The next paper was given by Prof. David Fagerberg on Doing the World Liturgically: Stewardship of Creation and Care for the Poor. I would not be the first person to observe that, in the contemporary Church, the very mention of the phrase "social justice" causes many eyes to roll and cynicism to rear its head. However, Prof. Fagerberg's contention that liturgy ought to be concerned with social justice, specifically stewardship for the environment and care for the poor was very challenging.

The narthex, he said, can be seen as a permeable membrane between the sacred and secular, and liturgy should overflow from the sanctuary:
Liturgy is our perfection, for there we are being filled with the love of God by joining the choreography of his divine love, and performing the work of a cosmic priesthood.
Prof. Fagerberg pointed out that one way of defining liturgy is to understand it as a restored participation in the original created order. A failure to understand this quickly ends in a negation of the shema; either the signs of creation no longer point to the Creator, with nature quickly becoming opaque, then a substitute, and finally an idol; or our neighbour is no longer seen as a fellow image of God, with the consequence that he quickly becomes a competitor, then an opponent, and finally an enemy.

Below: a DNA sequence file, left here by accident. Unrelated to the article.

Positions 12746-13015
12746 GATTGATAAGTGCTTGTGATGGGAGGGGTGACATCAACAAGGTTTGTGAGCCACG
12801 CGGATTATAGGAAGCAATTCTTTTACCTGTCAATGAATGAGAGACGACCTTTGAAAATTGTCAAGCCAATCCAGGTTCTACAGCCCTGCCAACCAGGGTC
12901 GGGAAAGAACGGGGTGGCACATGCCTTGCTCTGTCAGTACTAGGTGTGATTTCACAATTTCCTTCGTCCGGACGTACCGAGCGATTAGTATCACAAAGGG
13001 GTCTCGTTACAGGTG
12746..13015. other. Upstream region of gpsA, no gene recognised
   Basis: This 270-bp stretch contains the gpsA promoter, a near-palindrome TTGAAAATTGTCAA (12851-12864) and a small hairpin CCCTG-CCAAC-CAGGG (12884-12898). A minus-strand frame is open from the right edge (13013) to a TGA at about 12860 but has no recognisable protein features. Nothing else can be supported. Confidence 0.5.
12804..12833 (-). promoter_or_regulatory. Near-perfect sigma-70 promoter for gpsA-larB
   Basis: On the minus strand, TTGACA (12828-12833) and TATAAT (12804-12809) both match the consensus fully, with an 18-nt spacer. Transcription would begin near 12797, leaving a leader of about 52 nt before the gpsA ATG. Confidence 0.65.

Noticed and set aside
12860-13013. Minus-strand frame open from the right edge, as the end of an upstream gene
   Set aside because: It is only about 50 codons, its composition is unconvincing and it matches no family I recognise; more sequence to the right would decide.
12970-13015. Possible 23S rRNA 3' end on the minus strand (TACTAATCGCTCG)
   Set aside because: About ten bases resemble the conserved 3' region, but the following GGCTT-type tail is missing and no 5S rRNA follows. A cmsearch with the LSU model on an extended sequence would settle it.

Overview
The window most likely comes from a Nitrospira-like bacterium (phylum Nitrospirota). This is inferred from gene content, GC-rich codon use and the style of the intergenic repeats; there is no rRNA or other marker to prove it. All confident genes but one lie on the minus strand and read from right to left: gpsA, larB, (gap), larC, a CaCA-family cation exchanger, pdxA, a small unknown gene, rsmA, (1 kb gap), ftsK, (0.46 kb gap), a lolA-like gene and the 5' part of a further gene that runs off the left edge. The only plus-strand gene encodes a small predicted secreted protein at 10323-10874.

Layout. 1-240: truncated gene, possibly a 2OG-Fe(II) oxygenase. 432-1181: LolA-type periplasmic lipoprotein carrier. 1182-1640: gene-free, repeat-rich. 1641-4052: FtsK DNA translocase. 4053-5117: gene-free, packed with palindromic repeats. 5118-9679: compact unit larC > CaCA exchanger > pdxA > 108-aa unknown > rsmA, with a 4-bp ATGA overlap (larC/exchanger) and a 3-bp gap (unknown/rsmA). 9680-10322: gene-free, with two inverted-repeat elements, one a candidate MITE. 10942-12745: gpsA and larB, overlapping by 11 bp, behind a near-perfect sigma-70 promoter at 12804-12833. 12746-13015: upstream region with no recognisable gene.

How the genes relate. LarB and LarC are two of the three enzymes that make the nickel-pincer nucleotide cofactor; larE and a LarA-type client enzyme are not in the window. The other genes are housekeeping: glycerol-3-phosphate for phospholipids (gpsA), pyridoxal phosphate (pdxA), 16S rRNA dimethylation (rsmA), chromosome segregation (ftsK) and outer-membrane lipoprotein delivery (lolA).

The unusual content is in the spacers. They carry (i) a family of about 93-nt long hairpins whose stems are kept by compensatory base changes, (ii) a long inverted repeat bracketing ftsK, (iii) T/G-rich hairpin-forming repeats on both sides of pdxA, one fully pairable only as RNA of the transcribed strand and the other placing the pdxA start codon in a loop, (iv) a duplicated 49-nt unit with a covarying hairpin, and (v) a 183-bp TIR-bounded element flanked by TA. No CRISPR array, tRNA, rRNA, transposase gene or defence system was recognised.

The problem, Prof. Fagerberg said, is not with the world per se, but with our reception and interpretation of it. Money, sex and beer are not problematic, but avarice, lust and greed are. Due to the fall, our passions get in the way of a right relationship with the world, and thus also with God. The liturgy and the sacraments fortify us and equip us for a participatio actuosa in the world, to enable us to do the world as it was meant to be done - liturgically.